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Q&A

Is there a particular type of lead-free solder that does not degrade soldering tips?

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I have had my soldering iron tips degrading at ridiculous rates. Granted, they are not very expensive, but sometimes it takes less than 8 hours of soldering for them to degrade to the point where they are no longer usable. I use a soft sponge for cleaning, don't leave the iron on for prolonged times and coat it with tin when not using it.

I see that the market is moving to lead-free solder (which is what I am using) and it is getting more difficult to acquire leaded solder. Yes, I have read that there are no real advantages of lead-free solder over leaded solder, except for reducing the waste that goes into the landmass.

However, assuming there are children and pets in the house, it would make sense to not have a spool of lead laying around. Naturally, it should be put away, but nobody is perfect, and you may forget etc.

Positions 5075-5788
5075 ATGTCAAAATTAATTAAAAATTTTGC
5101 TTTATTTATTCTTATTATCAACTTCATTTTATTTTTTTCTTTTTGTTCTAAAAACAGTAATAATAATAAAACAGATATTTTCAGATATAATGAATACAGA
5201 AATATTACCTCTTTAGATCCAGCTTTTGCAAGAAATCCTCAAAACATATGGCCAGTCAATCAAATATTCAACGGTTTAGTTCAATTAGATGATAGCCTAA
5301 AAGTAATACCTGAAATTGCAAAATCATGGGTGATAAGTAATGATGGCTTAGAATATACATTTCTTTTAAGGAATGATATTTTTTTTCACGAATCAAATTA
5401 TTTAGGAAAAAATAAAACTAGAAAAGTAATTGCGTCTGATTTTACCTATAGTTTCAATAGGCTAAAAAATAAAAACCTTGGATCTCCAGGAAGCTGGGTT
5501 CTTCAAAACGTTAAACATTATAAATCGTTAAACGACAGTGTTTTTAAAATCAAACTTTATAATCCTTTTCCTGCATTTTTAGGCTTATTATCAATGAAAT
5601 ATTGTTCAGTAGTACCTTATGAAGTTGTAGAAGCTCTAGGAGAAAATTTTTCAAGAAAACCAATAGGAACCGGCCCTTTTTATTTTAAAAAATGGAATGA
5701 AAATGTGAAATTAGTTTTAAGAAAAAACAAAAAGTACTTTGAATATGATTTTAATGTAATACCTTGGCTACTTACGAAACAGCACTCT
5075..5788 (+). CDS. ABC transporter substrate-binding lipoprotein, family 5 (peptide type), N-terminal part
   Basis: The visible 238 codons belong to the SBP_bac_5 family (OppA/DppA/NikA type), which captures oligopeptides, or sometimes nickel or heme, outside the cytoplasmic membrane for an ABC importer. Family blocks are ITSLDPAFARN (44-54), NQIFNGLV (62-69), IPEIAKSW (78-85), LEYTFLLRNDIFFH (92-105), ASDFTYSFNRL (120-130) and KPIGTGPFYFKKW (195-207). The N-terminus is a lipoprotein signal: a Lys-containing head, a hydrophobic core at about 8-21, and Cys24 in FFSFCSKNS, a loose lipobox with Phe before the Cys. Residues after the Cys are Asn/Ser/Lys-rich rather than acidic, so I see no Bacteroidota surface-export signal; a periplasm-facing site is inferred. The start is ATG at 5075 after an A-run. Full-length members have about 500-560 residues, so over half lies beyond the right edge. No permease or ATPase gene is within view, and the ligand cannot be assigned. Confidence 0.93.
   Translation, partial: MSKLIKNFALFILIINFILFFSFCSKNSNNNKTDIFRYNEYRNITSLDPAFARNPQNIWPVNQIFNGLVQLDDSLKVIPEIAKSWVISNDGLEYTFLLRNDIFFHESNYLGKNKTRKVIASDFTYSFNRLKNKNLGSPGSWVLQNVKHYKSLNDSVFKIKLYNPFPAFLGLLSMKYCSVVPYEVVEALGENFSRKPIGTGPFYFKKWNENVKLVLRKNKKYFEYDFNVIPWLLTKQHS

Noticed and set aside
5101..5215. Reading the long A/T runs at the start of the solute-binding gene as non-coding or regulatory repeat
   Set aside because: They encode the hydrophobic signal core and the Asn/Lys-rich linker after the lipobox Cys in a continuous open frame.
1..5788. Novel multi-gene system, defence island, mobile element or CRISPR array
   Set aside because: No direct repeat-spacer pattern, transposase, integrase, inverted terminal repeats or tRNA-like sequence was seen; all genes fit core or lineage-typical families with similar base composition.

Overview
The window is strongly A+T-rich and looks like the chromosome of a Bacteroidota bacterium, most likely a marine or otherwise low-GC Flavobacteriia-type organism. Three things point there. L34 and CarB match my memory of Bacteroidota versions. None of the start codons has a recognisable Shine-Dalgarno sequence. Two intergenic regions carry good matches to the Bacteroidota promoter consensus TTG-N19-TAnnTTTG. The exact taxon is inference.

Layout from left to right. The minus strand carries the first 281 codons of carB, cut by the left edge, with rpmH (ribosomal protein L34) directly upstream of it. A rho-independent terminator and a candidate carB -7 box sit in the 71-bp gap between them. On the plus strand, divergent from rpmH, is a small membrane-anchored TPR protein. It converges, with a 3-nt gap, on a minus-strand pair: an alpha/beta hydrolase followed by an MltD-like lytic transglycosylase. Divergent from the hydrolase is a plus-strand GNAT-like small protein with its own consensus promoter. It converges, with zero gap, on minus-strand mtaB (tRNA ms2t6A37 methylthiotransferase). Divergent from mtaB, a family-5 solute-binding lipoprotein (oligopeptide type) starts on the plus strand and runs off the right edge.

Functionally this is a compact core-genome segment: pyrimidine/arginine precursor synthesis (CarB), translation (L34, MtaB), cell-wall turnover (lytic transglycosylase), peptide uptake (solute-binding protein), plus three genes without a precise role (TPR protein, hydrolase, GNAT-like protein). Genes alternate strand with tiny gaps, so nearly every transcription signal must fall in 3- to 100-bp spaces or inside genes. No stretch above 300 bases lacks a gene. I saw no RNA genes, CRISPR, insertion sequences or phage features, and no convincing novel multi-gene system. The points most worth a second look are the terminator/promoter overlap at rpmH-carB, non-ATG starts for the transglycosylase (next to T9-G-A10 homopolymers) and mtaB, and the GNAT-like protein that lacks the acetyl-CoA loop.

Hence the question: Are there certain types of lead-free solder to look for, that are easy on the soldering iron tips? If so, are there particular chemical compounds that allow this?

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3 comments

It is probable that the temperature of your soldering iron is too high. Try reducing the temperature (e.g. with a dimer), and see if this helps. coquelicot‭ 28 days ago

The flux core in RoHS solder is very unhealthy too. So in case you worry about your kid putting it in their mouth, it's not a better alternative than leaded. Lundin‭ 28 days ago